Simple Roasted Goodness

by Marina Chotzinoff

As usual after some cooking crazy (Momofuku’s banh mi of ham terrine and chicken liver pate anyone?) I once again decided to try to tone things down a bit. Before it gets too hot to crank the oven, I settled on some simple roasted pork. And because most pork dishes are best served with a second pig product I knew I’d do something with bacon. At first I thought of making a platform of simmered, brothy, herby beans (also fabulous with bacon) but noticed I had a couple sweet potatoes…another no brainer with pork and bacon.

Being overwhelmed with herbs, I decided to make a paste of rosemary, sage, thyme, garlic, pepper, chili flakes and olive oil. I butterflied each half of a pork roast and slathered the insides with the paste then tied it all back up again. I rubbed the outside with olive oil, sprinkled generously with salt and roasted at 400 for about 50 minutes. When it hit 145 I cranked the heat to broil until the fat on top was all brown and crispy.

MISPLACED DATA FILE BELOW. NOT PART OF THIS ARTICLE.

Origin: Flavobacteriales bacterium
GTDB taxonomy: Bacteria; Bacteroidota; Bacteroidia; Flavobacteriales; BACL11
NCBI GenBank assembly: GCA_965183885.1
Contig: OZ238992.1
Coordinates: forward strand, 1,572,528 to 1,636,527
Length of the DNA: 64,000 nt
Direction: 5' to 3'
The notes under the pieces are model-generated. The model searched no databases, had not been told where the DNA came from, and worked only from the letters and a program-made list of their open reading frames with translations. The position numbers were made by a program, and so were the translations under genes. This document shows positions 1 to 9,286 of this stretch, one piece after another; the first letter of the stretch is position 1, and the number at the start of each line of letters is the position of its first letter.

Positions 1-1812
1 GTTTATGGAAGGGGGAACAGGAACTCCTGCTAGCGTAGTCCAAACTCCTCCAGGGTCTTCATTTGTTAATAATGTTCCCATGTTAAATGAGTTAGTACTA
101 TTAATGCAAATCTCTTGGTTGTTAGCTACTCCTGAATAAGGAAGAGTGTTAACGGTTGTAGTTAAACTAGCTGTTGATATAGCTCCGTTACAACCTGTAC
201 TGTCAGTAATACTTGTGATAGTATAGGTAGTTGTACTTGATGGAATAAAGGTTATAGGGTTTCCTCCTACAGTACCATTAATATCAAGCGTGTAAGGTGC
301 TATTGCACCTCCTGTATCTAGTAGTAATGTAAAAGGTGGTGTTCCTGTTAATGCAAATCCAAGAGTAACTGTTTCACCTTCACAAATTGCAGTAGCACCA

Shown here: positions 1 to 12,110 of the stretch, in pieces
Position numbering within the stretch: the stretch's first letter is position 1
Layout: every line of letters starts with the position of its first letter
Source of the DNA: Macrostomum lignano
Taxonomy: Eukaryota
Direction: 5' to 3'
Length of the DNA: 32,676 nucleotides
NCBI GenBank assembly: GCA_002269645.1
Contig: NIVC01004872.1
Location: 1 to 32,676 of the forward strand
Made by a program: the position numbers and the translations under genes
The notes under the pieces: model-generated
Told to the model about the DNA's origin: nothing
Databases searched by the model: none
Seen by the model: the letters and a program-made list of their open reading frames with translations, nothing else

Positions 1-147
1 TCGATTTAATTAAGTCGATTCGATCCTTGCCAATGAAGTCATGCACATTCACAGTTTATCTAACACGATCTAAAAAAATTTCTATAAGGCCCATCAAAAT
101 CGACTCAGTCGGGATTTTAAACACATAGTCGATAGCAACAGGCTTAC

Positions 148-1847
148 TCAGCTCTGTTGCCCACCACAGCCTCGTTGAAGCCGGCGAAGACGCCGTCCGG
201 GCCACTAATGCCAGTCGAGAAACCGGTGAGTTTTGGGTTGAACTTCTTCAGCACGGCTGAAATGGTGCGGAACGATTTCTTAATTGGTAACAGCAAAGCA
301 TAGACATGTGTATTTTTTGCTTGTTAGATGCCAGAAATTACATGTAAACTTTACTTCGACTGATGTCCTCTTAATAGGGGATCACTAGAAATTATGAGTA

Meanwhile, I browned some bacon, removed it to a bowl and poured off all but a couple tablespoons of the fat. I browned half an onion, slivered, in the fat and put that in the bowl too. I threw in the cubed sweet potatoes (one orange and one japanese white) and sauteed with some salt until browned, then threw in a splash of water and covered to steam until tender. I added back the bacon and onion and cooked a few minutes more.

When the pork was done, I put it on the cutting board to rest, skimmed the fat from the juices in the pan and put it on the stove. I added some broth and whisked a bit of flour in just to thicken slightly. While the gravy was simmering, I cooked some broccoli over high heat until brown, added a splash of broth and covered until crisp tender.

The pork was sliced and everything plated and it was delicious. And done by 6pm without any stress or yelling. And the three year old ate the whole plate (after I picked out the onions).

    Leave a Reply

    Your email address will not be published.

    HTML tags are not allowed.

    « Variation on a Theme: Spring  |  The Mighty Artichoke Gives it Up »